By now, you’ve probably seen the viral video in which the frumpy woman with the Flashdance hair walks around the streets of New York City getting catcalled.
The hidden-camera video was released last week by Hollaback, a group that bills itself as “an international movement to end street harassment.” The video documents the woman, 24-year-old actress Shoshana Roberts, walking the streets of New York for 10 hours as she claims to be the victim of some 100 instances of harassment. (RELATED: Why I’m Not Buying That New York City Street Harassment Video)
Now, The New York Times wants to know if a law should shield white feminist women by preventing black and Hispanic men from speaking to them, and possibly offending their tender sensibilities.
“Do We Need a Law Against Catcalling?” the august, Victorian newspaper asks.
“Should current laws dealing with harassment be strengthened to include catcalling, or will that go too far in trying to control speech and behavior?”
In the video, virtually every man who speaks to Roberts (with comments such as “How you doing today?”) is either black or Hispanic.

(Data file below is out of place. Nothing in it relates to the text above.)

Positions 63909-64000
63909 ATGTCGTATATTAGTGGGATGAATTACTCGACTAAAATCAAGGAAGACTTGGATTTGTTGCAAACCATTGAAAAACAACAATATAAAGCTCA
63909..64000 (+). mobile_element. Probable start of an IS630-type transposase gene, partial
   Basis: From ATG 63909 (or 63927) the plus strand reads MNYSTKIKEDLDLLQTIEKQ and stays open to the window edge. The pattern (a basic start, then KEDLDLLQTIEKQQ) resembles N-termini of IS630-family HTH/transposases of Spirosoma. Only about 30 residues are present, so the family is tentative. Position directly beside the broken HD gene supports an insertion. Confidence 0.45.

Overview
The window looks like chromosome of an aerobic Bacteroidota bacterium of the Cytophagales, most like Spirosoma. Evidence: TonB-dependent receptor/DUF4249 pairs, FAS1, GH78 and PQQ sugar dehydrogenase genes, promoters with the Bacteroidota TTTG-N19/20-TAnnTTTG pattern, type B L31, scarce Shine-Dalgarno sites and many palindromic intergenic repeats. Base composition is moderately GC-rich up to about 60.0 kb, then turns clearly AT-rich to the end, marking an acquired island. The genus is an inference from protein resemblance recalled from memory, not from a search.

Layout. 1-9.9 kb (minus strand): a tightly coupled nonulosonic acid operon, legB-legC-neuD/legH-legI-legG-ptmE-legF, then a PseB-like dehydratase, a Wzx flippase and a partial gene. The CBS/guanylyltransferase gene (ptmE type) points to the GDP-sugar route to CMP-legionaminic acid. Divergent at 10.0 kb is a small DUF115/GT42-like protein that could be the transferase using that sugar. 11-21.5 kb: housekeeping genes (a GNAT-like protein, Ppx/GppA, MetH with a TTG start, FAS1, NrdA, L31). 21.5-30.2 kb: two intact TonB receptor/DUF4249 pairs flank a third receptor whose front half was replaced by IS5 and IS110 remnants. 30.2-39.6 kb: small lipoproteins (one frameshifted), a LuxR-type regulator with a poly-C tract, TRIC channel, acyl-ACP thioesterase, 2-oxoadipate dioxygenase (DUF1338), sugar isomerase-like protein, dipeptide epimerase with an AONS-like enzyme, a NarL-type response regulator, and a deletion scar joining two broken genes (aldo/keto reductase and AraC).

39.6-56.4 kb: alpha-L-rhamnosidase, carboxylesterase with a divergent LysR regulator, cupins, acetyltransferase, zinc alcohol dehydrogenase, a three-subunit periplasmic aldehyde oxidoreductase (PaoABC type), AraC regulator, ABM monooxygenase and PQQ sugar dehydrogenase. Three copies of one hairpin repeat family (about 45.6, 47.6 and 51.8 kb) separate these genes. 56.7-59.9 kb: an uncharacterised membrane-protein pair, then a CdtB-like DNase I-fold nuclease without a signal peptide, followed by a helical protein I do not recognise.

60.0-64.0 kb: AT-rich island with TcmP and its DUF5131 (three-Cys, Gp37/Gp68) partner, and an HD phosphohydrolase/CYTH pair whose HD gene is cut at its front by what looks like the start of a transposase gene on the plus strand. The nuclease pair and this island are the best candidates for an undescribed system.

While some commenters who responded to the “Room for Debate” piece noted the potential constitutional problems with a law against minority men chatting up white women, others wholeheartedly agreed that men on public streets must be silenced.
“I agree that there should be a law against street harassment,” wrote a commenter named Andrea from Boston. “I am sick of people telling me that a man’s First Amendment right is more important than my right to feel safe in public places.”
Reader SZ agreed.
“There should be a law. It is scary and infuriating. Who are they to ruin my day? Who are they to attempt to diminish me? I have no recourse,” SZ complained, apparently seriously. “Anything I say or do inspires more unwanted attention. The bullies have made the law necessary.”
Another reader, Elliot Podwill of New York City, proved that he has no understanding of current law in his support for a new law chilling free speech.
“Would readers who feel the government shouldn’t interfere in what they regard as basically harmless behavior feel the same if the comments were racist, homophobic, or anti-Semitic?” asked Podwill. “I agree that laws would be hard to enforce, but that’s true of many laws we mostly agree should at least be on the books.”
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